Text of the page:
blinding season – much to the disgust of many Reds fans.

editor Mark Dickinson says he inherited a paper whose policy was to
give both teams equal prominence on the back page, whatever the
stories.While this may keep fans and clubs at bay, it is hard to
justify from a news or design perspective, and it was dumped.

the Daily Post, Liverpool fan Jane Wolstenholme has never had an issue
with Everton over her affiliation, but some fans from both teams fell
out with the paper when it reported on plans for a potential shared
stadium. It seems that even giving the oxygen of publicity to
controversial football plans can get you into trouble.

It’s no
wonder editors spend a disproportionate amount of their working day
worrying about football-but at least it’s still one of the few subjects
where stories guarantee extra sales.Under the “damned if you do, damned
if you don’t” heading is the BBC’s coverage of Charles and Camilla’s
royal nuptials.

According to The Independent on page 9 last week,
the BBC defended its coverage after receiving calls complaining that
too much airtime was devoted to it. Ironically, this reflected the
paper’s own view on the value of the story, as its front page had shown
so graphically the day before (listing all the important things going
on in the world other than this bit of royal trivia).

But the BBC
will be aware that other sections of the population – and the Daily
Mail – are most unhappy when it appears to underplay royal events such
as the Queen Mother’s death, funeral, and so on. Papers which concur
with that view of life are happy to give prominent coverage to the BBC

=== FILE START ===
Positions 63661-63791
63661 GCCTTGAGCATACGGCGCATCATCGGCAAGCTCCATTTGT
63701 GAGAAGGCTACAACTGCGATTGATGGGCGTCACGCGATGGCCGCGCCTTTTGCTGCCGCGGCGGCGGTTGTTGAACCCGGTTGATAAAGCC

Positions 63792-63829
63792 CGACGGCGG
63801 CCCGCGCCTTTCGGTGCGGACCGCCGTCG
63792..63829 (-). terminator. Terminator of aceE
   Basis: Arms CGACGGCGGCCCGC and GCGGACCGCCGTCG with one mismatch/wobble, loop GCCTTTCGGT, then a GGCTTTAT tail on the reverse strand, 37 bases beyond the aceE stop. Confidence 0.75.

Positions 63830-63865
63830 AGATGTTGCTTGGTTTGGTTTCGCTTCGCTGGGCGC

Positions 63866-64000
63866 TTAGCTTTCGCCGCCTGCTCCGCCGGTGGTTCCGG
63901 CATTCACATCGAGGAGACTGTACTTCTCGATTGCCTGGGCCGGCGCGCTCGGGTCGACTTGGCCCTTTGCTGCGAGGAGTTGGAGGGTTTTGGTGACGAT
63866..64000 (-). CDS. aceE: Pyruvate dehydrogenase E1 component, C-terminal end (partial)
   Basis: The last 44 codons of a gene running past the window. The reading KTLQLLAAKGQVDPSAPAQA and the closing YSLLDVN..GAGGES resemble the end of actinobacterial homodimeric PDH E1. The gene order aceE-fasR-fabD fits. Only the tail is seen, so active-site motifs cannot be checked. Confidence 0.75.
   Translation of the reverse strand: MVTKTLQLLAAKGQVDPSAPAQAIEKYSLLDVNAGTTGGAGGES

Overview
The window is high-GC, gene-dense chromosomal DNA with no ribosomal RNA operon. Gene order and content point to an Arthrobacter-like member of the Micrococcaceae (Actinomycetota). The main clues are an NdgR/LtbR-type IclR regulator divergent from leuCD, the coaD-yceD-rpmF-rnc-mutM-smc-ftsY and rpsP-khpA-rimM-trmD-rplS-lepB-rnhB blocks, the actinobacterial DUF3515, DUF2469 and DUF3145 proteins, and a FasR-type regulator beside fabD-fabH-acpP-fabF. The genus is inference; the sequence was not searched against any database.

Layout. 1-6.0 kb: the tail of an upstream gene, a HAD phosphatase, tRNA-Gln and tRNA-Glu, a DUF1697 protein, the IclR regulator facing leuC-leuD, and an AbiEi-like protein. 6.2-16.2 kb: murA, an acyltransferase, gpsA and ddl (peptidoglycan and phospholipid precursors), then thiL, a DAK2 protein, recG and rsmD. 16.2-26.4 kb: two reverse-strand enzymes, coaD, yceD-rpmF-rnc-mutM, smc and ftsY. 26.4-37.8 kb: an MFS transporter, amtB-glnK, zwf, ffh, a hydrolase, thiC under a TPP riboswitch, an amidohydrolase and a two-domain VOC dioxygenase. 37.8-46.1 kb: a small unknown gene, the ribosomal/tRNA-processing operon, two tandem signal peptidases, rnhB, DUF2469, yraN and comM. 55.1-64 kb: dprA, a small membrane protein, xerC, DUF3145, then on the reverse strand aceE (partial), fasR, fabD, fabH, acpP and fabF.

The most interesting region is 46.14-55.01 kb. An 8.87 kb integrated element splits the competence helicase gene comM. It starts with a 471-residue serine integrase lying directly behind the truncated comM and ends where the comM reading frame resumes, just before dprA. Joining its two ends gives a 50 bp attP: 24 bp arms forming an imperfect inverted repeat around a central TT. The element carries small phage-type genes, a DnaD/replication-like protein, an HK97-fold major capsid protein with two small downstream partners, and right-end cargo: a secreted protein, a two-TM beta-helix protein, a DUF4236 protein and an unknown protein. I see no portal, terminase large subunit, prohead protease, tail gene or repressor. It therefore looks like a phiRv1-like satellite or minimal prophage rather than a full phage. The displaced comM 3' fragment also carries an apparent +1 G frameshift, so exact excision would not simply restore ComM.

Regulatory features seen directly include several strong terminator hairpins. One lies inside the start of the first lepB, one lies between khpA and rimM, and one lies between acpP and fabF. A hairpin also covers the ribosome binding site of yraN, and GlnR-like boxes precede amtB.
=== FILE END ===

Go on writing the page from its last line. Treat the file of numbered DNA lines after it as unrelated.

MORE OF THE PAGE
getting a supposed kicking from angry licence-fee payers.

are clearly pros and cons to being a public service broadcaster. A
major advantage is the millions of pounds which turn up in a big van
from the Treasury each year. The downside is the level of scrutiny that
goes with this.

It is hard to think of another organisation that
would allow its boss to be interviewed in front of staff by Jeremy
Paxman (kicking off by asking why anyone would ever believe a word he
said after denying interest in the top job).

And who else but the
BBC would commission a report into criticisms of biased reporting on an
issue such as Europe and then publish it so that all their rivals can
report it and give them another good kicking?

The saga of the
stricken Aurora cruise ship had all the ingredients of a classic
newspaper tale. Passengers had doled out large cheques for a
“once-in-a-lifetime”, round-the-world cruise which didn’t seem to be
going anywhere. Engine problems meant P&O were forced to delay, and
eventually cancel, the trip. In the meantime, spirits were kept up (in
all senses) by free drinks and extra entertainers such as Jimmy Tarbuck
and Paul Daniels.

But even with such a good story unfolding, many
newspapers were unable to keep it straight, and resorted to flamming it
up. They continually referred to the Aurora circumnavigating the Isle
of Wight. An arresting image, but even I – no maritime expert –
suspected that would be a physical impossibility for such a massive

And few could resist labelling the trip as a £42,000
holiday. I’m sure that was the price for a top-of-the range suite with
butler etc, but far from what the majority of passengers had paid.

But hey, why let the more boring facts get in the way of spicing up a good yarn?

Alison Hastings is a media consultant and former editor of the Evening Chronicle, Newcastle

Next week: Chris Shaw